A recent study in Pediatrics, the journal of the American Academy of Pediatrics, shows that families that share meals together are more likely to have healthier children. The study (based on a large compilation of data taken from 17 separate studies) found that children and adolescents who ate at least three meals with their families a week were 12 percent less likely to be overweight than those who didn't. READ MORE
It's been called "nature's Gatorade" for its electrolyte-replacement qualities, it's fat free, and (at least in the opinion of some people, like me) it's delicious. But is coconut water, the thin juice of the young coconut that's become so trendy of late, actually that great for you? Should you consume it more often than you would, say, actual Gatorade? READ MORE
The Environmental Working Group has released the latest version of its annual Shopper's Guide to Pesticides in Produce, a list it compiles of the fruits and vegetables with the most and least pesticide residue. It gets its data by analyzing U.S. Department of Agriculture and Food and Drug Administration tests for pesticide contamination, including how many different pesticides are on a vegetable, how much of those are on a vegetable, etc. Those tests are conducted on fruits and vegetables according to how they are intended to be consumed, e.g., peeled bananas and washed berries. The EWG's guide is a handy reference (you can even get a pdf printout from its site) to help weigh what to buy organically (produced without synthetic pesticides) and what not to, if pesticide exposure is one of your motives for purchasing organic food. So what's crawlin' with pesticide residue? READ MORE
So, you think you can quit meat anytime you want, huh? Well, then join GOOD staffers and readers in the magazine's “Go Vegetarian” challenge for the month of June. Although GOOD staffers didn’t do so hot on their last challenge (to drive less—go figure, their offices are based in LA), we think they’ll do better this time around. There are lots of compelling reasons to go veg: health, budget, environment, you know the score. Consider giving it a shot yourself; once you leave the world of burgers, boneless skinless chicken breasts, and chicken apple sausages behind, you’ll find a ton of exciting flavors and textures await you.
Check out these excellent meatless recipes and food projects, and get excited about joining in on the challenge. It’s not too late! READ MORE
Do we make unhealthy food choices because we don't know any better? Or because we're too lazy to do the thing we know we're supposed to do? Or too gluttonous? These questions kept entering my head after reading up on the debate surrounding the new food pyramid plate, which reminds us we are to fill half our plate with produce at every meal. Of course I know that, but I conveniently forget (neglect) it on a daily basis. READ MORE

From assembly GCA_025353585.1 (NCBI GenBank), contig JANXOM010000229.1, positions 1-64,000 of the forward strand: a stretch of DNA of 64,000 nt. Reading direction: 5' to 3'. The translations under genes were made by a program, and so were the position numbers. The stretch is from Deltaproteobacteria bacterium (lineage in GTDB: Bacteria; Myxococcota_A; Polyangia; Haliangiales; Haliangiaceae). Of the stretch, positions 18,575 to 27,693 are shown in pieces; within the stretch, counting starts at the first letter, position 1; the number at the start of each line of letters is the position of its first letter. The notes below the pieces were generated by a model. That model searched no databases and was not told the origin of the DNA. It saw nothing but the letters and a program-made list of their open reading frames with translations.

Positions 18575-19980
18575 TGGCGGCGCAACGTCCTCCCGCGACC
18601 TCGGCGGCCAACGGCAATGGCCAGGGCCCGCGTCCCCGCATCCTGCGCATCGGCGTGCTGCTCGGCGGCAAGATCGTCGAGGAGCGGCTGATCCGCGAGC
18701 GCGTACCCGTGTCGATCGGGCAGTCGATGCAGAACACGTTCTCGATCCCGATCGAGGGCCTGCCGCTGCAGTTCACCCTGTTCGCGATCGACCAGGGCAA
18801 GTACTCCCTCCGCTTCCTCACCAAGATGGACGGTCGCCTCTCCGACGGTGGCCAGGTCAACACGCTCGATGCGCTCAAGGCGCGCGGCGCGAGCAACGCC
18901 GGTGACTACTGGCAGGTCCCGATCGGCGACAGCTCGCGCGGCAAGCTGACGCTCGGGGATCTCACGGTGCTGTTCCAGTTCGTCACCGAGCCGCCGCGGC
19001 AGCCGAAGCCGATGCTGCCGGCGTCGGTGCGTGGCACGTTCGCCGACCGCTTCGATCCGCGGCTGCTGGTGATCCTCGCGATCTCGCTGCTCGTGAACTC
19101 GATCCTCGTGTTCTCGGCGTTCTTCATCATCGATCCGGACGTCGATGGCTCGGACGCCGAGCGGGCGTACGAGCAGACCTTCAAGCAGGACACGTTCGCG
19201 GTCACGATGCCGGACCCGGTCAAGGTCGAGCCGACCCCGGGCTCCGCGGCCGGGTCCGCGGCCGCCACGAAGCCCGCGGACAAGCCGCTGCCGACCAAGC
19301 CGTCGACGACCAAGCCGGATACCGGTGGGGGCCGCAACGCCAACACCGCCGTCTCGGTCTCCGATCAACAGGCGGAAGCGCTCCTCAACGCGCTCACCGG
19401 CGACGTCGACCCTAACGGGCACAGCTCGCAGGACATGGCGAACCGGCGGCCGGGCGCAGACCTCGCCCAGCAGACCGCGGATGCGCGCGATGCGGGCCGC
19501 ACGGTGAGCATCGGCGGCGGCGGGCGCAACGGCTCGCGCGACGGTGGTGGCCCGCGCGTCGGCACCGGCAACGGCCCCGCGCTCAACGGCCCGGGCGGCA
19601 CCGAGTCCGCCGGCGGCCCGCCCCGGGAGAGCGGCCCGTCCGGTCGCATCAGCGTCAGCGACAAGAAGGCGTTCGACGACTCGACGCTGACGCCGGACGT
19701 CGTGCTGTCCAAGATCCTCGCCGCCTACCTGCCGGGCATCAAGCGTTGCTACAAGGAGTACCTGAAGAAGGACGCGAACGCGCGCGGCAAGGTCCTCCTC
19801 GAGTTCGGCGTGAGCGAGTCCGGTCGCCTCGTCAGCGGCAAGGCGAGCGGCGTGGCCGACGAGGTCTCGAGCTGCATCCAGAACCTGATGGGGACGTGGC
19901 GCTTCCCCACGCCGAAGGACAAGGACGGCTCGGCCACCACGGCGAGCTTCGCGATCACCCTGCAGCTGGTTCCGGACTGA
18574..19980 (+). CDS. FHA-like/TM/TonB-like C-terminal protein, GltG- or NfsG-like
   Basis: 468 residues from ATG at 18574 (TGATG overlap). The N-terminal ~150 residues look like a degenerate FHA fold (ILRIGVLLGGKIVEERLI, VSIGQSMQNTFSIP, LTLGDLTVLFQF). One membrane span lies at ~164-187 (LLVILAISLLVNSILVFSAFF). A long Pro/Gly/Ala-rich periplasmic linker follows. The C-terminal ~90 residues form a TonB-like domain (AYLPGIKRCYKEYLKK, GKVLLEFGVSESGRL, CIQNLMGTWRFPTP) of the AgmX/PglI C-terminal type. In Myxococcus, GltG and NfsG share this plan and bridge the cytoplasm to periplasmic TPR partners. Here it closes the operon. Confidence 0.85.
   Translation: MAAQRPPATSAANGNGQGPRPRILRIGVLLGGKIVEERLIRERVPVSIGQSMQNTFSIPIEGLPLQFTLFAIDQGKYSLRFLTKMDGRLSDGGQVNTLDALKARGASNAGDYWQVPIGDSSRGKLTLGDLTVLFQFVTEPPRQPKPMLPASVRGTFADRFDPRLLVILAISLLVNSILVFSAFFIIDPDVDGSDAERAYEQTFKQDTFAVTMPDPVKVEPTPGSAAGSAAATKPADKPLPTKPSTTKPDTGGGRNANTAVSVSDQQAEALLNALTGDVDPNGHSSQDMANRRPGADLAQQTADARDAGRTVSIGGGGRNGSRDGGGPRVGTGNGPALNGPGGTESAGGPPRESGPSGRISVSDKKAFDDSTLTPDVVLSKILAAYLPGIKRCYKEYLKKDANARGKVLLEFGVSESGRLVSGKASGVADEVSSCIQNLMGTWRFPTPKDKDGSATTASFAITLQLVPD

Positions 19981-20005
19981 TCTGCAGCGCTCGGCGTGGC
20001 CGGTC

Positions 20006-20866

Despite the trendiness of Meatless Monday, the glamorous "vegetable butcher" at Italian megamart Eataly in New York, and the Pollanification of our diets, a staggering number of Americans still don't consume the recommended daily amounts of vegetables and fruits. How staggering? 93.6 percent of us don't hit our vegetable target, and 92.4 percent of us don't hit our fruit target, according to stats from the Produce for Better Health Foundation's State of the Plate: 2010 Study. READ MORE
While doing some research for an upcoming story, I actually took the time to read through the USDA's 2010 Dietary Guidelines. I always wrote it off as bunk, associating it with the sad old outdated food pyramid. But there is good stuff in it. Really. Helpful, practical stuff like insight on what nutrients we need to eat more of (potassium, vitamin D, fiber), and what to cut down on (sodium, refined grains).
It also contains loads of interesting statistics. Some were surprising, like the chart on page 12 of the "Top 25 Sources of Calories Among Americans Ages 2 Years and Older." I guess I didn't think the top source of calories in our diets was doughnut-type foods. Here are the top 10 for people over 19: READ MORE
The added sugar and calories in sweetened, flavored milk have made it an ongoing target for anti-obesity crusader Jamie Oliver. READ MORE
Ever read a can of soda and stopped at the words "caramel coloring"? It sounds so innocent and tasty. Who doesn't like caramel? Nothing to worry about here.
Wrong, says the Center for Science in the Public Interest, which has filed a regulatory petition asking that the FDA ban the coloring agent used in sodas such as Coke and Pepsi, because it contains carcinogenic substances.